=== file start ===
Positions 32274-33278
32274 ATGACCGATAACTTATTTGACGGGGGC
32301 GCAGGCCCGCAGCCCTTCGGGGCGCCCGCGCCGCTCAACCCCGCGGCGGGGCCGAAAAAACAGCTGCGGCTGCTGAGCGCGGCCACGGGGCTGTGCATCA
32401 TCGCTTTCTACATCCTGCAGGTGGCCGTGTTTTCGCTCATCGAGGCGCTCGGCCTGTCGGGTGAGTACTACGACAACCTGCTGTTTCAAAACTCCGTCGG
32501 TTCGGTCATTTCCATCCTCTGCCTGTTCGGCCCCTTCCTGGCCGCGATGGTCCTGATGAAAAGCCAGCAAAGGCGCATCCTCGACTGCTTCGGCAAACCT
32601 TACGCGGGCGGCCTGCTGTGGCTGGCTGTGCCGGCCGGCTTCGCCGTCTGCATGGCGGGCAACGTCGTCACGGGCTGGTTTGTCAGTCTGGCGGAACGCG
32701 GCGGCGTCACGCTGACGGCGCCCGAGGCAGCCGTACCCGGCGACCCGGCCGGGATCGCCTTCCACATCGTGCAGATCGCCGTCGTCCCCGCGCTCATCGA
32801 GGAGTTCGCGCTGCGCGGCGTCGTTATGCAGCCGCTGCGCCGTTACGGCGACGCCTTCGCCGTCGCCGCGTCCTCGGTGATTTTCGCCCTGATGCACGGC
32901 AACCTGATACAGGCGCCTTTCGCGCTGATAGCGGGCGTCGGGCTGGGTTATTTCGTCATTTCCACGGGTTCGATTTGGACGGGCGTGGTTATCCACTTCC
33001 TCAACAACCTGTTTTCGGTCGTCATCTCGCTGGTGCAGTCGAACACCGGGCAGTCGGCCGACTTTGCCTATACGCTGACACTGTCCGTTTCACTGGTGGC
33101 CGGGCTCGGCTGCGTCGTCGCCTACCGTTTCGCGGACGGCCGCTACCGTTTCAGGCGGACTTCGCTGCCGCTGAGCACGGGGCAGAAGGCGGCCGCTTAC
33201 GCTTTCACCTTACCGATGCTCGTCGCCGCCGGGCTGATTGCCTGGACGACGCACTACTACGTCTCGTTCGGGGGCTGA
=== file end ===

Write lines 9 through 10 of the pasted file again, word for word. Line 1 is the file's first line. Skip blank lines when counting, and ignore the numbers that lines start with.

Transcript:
32901 AACCTGATACAGGCGCCTTTCGCGCTGATAGCGGGCGTCGGGCTGGGTTATTTCGTCATTTCCACGGGTTCGATTTGGACGGGCGTGGTTATCCACTTCC
33001 TCAACAACCTGTTTTCGGTCGTCATCTCGCTGGTGCAGTCGAACACCGGGCAGTCGGCCGACTTTGCCTATACGCTGACACTGTCCGTTTCACTGGTGGC